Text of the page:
The Club, which takes members from 18 months to 12 years of age, divides students into groups based on age and ability. All the boys are in one group as they do different activities to the girls — more tumbling, stength and flexibility; as opposed to the girls’ activities of graceful ballet-like movements. Children under the age of five all belong to the same group. Apart from these, groupings are done based on ability.
“Children are so different in terms of physical and mental development,” explains Johanna. “They develop at different rates, so bone structure may differ despite being the same age. Then, you tell some of them something and they get it immediately; others may be older but still need a lot more work to figure something out — part of it will always come down to individual natural ability.”
A Bond between Parent and Child
To enable individual attention, classes are kept small.
A class usually has 12-15 children, except for the preschoolers class which can be larger since parents are required to stay with their children on each apparatus.
However, the link between parent and child is crucial despite the child’s age.
“We work with parents to develop a bond between the parents and kids,” Johanna says. “We prefer parents to stay and see what their child is doing, as they will have questions. Many of them have a fear of ‘Oh my God, my child is going to break her neck!’ but once they stay and look on, they will realise this is not the case at all.”
“We also think it’s important for parents to be able to help their children,” Simon adds. “By seeing them at the Club, they know how to correct the child when they practice at home — so it’s an extra safety measure as well.”
A Well-rounded Picture of Health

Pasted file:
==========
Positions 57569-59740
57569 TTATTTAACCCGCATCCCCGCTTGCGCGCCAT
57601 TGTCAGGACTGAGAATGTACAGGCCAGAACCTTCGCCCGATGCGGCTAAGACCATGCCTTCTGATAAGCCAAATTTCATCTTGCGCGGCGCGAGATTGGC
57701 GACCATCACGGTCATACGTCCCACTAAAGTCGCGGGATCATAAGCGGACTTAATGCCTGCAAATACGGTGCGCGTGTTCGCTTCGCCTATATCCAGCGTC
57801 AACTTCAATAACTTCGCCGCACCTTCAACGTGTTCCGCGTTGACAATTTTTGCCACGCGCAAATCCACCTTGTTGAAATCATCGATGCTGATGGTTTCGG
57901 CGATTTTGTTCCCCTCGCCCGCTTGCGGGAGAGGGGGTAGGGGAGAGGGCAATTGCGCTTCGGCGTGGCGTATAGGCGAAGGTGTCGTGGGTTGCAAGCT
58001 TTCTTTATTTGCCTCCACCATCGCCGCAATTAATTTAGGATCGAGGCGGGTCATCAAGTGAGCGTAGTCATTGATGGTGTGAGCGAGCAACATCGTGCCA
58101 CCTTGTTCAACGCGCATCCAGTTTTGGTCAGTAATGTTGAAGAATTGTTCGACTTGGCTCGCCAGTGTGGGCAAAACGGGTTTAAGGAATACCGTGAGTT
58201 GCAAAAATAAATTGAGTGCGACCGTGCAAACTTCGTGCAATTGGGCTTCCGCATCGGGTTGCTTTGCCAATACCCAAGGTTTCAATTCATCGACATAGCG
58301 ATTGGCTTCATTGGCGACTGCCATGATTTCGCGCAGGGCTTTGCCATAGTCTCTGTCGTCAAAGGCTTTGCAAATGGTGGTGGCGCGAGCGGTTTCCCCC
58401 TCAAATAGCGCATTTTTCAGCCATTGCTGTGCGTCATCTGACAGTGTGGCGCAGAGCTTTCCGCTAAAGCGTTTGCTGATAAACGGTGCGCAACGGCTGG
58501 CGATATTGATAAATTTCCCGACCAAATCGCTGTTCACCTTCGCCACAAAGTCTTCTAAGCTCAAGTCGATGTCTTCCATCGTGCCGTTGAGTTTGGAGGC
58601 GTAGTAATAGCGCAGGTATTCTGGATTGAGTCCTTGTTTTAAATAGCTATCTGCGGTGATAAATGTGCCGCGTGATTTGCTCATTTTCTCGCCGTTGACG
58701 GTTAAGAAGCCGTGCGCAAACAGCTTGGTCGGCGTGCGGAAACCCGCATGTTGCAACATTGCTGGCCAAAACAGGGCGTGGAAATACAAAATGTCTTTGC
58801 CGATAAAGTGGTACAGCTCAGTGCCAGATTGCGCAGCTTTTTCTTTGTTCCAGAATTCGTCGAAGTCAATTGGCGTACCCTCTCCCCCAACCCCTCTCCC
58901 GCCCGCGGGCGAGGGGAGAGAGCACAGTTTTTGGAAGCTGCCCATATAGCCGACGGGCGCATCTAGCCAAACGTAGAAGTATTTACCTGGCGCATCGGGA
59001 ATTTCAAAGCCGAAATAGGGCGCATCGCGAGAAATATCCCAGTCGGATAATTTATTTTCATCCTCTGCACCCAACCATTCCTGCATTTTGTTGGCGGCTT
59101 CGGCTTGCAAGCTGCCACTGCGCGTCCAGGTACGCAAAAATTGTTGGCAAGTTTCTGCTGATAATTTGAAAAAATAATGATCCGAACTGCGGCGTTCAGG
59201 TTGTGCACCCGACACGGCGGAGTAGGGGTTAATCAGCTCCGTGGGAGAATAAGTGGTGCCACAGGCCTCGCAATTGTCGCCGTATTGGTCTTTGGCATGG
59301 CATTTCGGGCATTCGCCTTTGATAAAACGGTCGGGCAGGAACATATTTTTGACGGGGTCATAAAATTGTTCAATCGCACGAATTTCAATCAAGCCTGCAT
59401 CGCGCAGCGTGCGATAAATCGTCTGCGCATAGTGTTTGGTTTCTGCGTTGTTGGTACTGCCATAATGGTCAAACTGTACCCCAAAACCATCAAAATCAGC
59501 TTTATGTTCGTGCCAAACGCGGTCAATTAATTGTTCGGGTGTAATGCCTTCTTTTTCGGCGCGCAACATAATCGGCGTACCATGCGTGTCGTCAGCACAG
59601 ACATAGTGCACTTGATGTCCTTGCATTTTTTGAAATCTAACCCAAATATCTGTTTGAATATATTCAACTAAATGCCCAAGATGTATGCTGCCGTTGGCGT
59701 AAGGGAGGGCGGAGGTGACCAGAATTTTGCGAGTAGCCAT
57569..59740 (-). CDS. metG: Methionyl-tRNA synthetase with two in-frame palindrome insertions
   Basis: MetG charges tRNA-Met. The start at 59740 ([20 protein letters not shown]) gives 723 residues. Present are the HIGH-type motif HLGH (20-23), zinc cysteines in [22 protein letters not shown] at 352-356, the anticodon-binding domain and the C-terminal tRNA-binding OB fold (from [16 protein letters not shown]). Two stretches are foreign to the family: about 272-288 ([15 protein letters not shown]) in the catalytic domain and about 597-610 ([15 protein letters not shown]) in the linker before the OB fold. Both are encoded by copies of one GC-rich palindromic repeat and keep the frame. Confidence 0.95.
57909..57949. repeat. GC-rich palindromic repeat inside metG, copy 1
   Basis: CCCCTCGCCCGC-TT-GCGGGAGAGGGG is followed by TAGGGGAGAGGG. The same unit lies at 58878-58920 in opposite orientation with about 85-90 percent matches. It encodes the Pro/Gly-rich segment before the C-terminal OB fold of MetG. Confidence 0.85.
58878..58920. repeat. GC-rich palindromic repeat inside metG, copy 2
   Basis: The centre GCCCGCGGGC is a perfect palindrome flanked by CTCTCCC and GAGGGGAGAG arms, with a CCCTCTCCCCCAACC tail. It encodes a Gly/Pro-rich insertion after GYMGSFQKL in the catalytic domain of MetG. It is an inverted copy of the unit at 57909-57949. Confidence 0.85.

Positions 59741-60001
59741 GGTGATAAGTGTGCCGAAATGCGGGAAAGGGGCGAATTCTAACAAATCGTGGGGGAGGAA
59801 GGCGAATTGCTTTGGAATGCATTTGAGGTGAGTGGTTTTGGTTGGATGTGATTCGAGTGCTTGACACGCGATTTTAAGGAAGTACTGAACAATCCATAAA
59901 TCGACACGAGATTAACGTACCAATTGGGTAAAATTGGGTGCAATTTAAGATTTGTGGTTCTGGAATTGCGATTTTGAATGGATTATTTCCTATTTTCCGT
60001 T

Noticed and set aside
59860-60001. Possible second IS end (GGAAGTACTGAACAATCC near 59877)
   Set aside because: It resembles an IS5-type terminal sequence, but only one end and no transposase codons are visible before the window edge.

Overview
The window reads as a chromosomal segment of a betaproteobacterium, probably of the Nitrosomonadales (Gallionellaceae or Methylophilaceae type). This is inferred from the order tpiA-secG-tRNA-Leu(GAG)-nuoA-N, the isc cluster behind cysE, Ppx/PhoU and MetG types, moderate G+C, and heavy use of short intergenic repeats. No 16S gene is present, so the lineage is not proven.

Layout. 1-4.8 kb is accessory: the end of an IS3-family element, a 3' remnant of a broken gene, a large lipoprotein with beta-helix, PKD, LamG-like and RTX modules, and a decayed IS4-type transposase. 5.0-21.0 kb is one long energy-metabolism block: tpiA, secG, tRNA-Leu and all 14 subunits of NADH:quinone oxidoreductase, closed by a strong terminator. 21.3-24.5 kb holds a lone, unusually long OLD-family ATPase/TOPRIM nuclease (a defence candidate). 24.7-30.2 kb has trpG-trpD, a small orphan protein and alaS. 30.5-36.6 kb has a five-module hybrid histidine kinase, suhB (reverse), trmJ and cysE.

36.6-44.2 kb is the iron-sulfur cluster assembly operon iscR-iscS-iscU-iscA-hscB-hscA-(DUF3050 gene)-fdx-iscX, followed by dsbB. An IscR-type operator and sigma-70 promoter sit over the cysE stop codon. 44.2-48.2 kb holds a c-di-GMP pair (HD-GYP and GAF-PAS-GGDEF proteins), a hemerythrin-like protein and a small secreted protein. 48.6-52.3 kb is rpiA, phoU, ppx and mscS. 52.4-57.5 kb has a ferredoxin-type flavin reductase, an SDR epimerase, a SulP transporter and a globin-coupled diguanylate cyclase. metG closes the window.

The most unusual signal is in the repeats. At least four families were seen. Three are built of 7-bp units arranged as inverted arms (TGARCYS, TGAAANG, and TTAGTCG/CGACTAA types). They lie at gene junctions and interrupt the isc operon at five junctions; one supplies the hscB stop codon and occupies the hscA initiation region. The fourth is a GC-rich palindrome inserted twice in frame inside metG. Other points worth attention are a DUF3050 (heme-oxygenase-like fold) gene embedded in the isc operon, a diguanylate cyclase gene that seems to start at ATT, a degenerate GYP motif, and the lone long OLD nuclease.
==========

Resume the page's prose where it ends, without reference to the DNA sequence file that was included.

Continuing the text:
They also ensure that the children have a good foundation of general health and wellness knowledge beyond just gymnastics.
“We teach children about proper posture, which needs to be maintained even when they’re not exercising, and how to position your body to avoid injury if you fall — all these little things children may not learn naturally nowadays,” Simon says. “Children aren’t outside as much as they used to be in previous generations, so a lot of these abilities need to be formally learnt.”
“Also,” adds Johanna, “we encourage them to eat fruits and drink lots of water, and we never serve sodas at our events. We also teach them about the importance of having a good night’s sleep, and discourage them from eating too late at night.”
But above all, what they strive to teach the children is, quite simply, how to have fun.
“A child may resist something if the parent pressures him,” Simon says. “So we try to make it fun. The earlier you get involved in a sport, the bug just gets you — but you have to enjoy it.”
Johanna points at the hanging bar, which has a colourful toy dangling at one end. “It’s children we’re dealing with, so we are very creative,” she says.
“Once it’s fun, the kids look forward to it. And while we have recently started competing, we are not competition-based. If they have the ability and want to do it, they can join the elite class and go to that level. But many of the kids just come here to run around and have a good time — and that’s all that matters!”
What You Need To Know
- A monthly Club membership runs at the low cost of $150 per month.
- Unless your child has prior gymnastics experience, Johanna won’t take anyone above the age of 12.
- Gymnastics isn’t the only thing they do — Johanna has also started a music class, and is open to other ideas of activities for young children.
For more information, check out their Facebook page here or call 1 (868) 769-8008.